Guest Post: Learning to Let Go by Kathy Brown

Today I have Kathy L. Brown on the blog with a guest post all about Learning to Let Go. I wrote a guest post on Kathy's blog a few years back and I'm happy to have her as a guest.


Learning to Let Go by Kathy L. Brown

girl with balloon
(Image by S. Hermann & F. Richter from Pixabay.)

I almost titled this essay “Creative Collaboration,” but in jotting down my thoughts realized my musings had a deeper core: how do I let go of a story? A story that I’ve lived with for years and years and has morphed and developed in so many unexpected directions. Publishing it is like sending a child off to school. I’m proud, worried, and grieving, all at the same time.

By way of context, let me share a little history. I spent the two years before the pandemic pitching my novel to agents and editors, both in-person at conferences and by email. A few nibbled, but no one bit until the spring of 2019. The publisher of Montag Press in Oakland, California sent me a brief email with those words we all long to hear, “Is your manuscript still available?” As it turned out, due to all the closures and stay-at-home orders, the staff had lots of extra time to read submissions. He was contracting books for 2021, in addition to those already selected for 2020. Fast forward to October of 2021. Now the brief email read, “We’re about to begin editing The Big Cinch.”



Fantasy book cover
Book cover: The Big Cinch. Available now, Amazon.com. (Art by Renato Pinto.)

Collaborative Creation

I don’t usually think of writing as a collaboration effort, other than the work of writing duos. I’m decidedly a solo-effort writer. Writing is a solitary pursuit for me, although I seek input from writing classes and teachers, my writing group, and beta readers.

As far as writing collaboratively goes, I see a spectrum that runs from the diarist, who gets little, if any, outside input to the commercial writer or journalist, who’s constrained by other people’s opinions, the house style, and the project’s brief. Most of us are somewhere in the middle—we live alone with the story for weeks, months, and years, but finally share it with hopes a smidge of outside input will improve the work.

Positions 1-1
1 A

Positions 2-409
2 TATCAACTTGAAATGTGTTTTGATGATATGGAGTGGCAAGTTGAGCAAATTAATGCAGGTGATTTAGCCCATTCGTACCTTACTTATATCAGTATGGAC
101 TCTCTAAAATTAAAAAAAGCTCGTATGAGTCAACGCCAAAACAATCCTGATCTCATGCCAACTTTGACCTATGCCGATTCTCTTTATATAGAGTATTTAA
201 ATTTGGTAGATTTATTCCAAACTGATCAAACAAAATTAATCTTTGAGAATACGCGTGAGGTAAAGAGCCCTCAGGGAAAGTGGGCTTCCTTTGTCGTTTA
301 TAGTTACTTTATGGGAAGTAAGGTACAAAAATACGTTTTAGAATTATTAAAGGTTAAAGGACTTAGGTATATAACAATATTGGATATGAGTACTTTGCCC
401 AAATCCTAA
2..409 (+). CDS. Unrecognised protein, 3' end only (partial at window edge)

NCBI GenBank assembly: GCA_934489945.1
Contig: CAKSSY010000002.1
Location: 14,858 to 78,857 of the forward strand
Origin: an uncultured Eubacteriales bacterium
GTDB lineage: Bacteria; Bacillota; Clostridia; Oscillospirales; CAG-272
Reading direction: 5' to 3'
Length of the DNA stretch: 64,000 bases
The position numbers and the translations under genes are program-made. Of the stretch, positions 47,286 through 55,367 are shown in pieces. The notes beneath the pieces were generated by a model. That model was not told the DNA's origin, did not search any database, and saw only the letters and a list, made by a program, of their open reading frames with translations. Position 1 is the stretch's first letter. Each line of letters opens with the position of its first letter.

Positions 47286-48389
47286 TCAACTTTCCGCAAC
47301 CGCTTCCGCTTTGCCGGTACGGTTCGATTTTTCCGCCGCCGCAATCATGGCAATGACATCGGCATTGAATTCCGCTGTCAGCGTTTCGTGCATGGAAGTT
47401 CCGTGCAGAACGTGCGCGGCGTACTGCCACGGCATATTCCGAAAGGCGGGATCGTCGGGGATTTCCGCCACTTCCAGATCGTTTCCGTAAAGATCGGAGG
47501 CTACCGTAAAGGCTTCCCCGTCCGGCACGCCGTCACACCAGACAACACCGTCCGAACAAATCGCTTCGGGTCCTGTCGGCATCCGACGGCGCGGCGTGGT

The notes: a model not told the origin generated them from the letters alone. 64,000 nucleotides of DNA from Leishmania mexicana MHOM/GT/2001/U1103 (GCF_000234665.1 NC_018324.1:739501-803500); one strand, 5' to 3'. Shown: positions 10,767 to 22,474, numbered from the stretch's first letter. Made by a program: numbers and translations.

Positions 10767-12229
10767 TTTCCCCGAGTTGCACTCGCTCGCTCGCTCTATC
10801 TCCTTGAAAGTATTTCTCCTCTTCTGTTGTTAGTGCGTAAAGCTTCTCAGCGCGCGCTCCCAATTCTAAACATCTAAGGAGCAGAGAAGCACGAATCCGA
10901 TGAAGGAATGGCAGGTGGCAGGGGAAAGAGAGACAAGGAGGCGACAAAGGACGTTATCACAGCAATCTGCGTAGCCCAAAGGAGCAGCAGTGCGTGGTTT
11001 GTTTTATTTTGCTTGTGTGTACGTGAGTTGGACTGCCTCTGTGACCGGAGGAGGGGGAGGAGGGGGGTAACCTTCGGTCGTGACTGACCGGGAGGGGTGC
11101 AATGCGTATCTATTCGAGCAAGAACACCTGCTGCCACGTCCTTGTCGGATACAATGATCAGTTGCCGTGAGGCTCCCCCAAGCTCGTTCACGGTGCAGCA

Beginning to Let Go

Many stories never see the light of day, but when they do, our personal, private tales begin to form relationships with readers. These relationships are out of the writer’s control. That reader doesn’t care what the author meant by phrasing and word choice. Also, they bring their own life experiences to the plot, love or hate the characters based on personal preferences, and interpret the story voice in ways the writer could never imagine.

Once I’ve shown the story to someone else, the process of learning to let go begins, whether I like and accept it or not. I might pretend for a while to have control by concluding the beta reader is a weirdo or my classmates are too young/old to understand. But, deep in my heart I know the story is becoming more independent and it’s just a matter of time before it wants to borrow the car and twenty dollars.

A Grown-Up Story

Eventually, if a writer aims to publish, the story will become a collaborative effort. The story has gone out in the world and found playmates: editors, illustrators, designers, publicists, and vendors. It tells its poor old mother, “You’re not the boss of me.” That team of new friends have a vested interest in the baby, now all grown up, who was once your private darling.

And then comes the book readers (or painting’s viewers or music’s listeners). Most writers are also readers, so we know well the possessive impulses that we display toward our favorite art. And the freedom we feel to criticize what doesn’t measure up to our expectations.

Let It Go

This verbiage is a way to tell myself, and you, too, that all is well. My story and I went through a natural and exciting part of its life cycle. Learning to let go and let others into the story is good for all of us.

author photo
Author photo: Kathy L. Brown. (Photo by Jon Aikin.)

Author Bio

Kathy L. Brown lives in St. Louis, Missouri, USA and writes speculative fiction with a historical twist. Her hometown and its history inspire her fiction. When she’s not thinking about how haunted everything is, she enjoys hiking, crafts, and cooking for her family. Montag Press has just published the first novel in her Sean Joye Investigations book series. “The Big Cinch is an atmospheric supernatural noir stories set in the St. Louis area. Sean Joye, a fae-touched young veteran of 1922’s Irish Civil War, aims to atone for his assassin past and make a clean, new life in America. Until he asks the wrong questions…”

Follow her social media platforms:

Instagram @kathylbrownwrites

Facebook at kbKathylbrown

Twitter @KL_Brown.

The Storytelling Blog lives kathylbrown.com.

Substantial portions of this blog were originally published at The Storytelling Blog, kathylbrown.com.


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"Original Cyn" Cynthia Vespia is an author and content writer covering fantasy fandoms, the writer journey, wellness and more. 

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